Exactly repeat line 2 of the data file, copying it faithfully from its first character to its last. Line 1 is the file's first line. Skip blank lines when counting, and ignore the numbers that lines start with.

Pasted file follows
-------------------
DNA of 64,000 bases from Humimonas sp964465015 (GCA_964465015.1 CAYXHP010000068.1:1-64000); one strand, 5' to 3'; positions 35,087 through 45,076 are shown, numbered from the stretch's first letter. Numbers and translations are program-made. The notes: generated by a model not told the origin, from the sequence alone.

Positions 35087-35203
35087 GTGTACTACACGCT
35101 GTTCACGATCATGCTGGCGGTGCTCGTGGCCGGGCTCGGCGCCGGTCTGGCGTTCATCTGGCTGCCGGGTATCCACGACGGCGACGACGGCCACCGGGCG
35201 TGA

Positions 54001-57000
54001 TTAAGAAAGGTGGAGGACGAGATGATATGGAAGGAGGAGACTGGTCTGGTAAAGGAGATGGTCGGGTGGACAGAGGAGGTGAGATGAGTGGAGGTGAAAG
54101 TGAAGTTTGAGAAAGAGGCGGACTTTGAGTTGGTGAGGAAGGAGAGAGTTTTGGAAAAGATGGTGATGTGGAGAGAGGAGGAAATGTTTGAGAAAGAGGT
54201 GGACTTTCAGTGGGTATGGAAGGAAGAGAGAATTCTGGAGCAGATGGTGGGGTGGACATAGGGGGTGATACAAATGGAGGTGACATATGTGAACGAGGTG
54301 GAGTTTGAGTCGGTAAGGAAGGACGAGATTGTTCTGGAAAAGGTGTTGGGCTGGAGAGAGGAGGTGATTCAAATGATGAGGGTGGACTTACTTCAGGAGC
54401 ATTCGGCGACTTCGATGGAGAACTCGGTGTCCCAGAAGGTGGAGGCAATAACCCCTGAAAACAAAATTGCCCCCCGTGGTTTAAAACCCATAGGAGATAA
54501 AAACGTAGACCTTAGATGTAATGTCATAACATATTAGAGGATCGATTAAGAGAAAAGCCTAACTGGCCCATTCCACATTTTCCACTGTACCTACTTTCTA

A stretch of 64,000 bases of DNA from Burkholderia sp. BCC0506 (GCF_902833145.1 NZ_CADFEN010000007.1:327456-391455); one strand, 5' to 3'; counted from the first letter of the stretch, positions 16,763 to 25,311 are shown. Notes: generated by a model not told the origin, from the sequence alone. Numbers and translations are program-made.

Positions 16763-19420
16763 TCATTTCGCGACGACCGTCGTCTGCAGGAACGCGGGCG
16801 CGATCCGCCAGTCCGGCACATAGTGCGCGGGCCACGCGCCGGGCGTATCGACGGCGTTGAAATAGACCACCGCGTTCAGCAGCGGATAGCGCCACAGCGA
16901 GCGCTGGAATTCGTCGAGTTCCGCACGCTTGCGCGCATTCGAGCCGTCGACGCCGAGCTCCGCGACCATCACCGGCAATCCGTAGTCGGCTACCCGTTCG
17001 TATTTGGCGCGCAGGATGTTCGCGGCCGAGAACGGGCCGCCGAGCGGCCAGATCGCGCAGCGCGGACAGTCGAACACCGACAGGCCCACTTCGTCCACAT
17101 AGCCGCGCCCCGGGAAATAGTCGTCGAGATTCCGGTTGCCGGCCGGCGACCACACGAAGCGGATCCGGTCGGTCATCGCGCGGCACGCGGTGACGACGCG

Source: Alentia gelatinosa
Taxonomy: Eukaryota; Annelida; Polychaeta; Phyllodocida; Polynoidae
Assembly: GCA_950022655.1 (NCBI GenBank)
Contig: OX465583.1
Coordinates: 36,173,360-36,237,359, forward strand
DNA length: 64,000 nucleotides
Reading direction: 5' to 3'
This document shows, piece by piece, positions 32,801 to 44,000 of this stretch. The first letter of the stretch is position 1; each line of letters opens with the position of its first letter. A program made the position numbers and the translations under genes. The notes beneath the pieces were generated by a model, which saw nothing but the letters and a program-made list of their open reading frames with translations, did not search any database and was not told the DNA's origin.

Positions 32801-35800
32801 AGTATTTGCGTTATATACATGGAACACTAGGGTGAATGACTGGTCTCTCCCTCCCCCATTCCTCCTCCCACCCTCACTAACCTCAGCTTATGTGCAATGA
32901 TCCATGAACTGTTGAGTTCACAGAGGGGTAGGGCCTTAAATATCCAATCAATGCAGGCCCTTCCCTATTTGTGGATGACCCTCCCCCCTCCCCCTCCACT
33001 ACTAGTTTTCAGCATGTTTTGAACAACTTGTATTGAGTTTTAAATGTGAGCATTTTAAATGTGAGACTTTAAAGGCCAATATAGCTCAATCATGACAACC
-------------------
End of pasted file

Positions 35087-35203